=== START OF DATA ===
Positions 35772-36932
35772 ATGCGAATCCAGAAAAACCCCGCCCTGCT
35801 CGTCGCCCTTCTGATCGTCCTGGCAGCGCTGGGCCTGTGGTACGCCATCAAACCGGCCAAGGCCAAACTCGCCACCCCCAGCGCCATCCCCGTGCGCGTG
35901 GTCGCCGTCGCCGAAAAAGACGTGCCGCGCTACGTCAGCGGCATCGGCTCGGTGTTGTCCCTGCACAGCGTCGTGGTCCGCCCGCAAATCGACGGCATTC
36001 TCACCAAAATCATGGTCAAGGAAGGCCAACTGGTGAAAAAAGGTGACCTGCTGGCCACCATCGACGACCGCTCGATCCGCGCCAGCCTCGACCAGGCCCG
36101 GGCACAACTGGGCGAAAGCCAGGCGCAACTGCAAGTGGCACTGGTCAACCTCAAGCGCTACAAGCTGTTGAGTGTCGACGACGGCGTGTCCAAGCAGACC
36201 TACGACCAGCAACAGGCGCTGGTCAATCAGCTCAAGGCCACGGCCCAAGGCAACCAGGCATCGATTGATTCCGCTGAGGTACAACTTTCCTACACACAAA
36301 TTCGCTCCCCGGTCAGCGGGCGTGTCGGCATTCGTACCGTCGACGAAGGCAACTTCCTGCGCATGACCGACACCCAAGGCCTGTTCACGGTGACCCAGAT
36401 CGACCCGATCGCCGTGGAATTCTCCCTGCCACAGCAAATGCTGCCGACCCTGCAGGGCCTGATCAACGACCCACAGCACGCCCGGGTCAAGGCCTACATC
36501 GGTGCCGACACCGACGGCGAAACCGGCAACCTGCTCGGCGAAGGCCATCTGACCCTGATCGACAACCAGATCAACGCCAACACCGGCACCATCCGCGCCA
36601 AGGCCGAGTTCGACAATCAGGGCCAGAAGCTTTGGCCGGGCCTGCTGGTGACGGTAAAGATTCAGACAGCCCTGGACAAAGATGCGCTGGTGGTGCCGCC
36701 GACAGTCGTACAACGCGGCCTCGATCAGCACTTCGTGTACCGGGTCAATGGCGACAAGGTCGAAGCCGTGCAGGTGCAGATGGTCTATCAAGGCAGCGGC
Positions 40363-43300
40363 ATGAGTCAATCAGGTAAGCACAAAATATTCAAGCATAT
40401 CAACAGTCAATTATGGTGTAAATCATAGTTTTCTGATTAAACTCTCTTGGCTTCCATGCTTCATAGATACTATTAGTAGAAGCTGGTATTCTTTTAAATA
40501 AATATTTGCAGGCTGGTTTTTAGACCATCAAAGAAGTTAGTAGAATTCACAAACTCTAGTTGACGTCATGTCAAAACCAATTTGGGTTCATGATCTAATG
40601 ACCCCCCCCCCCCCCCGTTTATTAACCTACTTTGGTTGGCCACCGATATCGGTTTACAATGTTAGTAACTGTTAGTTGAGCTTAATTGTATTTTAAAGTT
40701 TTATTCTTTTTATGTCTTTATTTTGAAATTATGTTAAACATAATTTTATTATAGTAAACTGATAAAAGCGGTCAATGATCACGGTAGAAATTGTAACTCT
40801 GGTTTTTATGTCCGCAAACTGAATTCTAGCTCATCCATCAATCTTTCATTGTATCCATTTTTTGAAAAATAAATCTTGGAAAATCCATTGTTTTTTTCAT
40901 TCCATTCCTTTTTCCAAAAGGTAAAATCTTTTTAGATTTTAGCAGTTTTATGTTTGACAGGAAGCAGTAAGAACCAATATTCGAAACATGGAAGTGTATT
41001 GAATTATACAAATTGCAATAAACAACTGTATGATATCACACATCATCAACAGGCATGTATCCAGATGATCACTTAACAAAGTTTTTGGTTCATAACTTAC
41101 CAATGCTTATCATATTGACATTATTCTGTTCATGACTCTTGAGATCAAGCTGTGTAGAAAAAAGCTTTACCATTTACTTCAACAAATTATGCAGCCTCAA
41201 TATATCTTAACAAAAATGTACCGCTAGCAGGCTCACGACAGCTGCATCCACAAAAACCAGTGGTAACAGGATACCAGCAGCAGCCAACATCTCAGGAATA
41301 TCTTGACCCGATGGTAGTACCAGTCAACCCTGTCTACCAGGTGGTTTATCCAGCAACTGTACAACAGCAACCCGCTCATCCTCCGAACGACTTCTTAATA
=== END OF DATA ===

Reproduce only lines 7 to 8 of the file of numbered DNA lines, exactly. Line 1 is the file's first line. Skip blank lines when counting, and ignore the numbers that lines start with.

36201 TACGACCAGCAACAGGCGCTGGTCAATCAGCTCAAGGCCACGGCCCAAGGCAACCAGGCATCGATTGATTCCGCTGAGGTACAACTTTCCTACACACAAA
36301 TTCGCTCCCCGGTCAGCGGGCGTGTCGGCATTCGTACCGTCGACGAAGGCAACTTCCTGCGCATGACCGACACCCAAGGCCTGTTCACGGTGACCCAGAT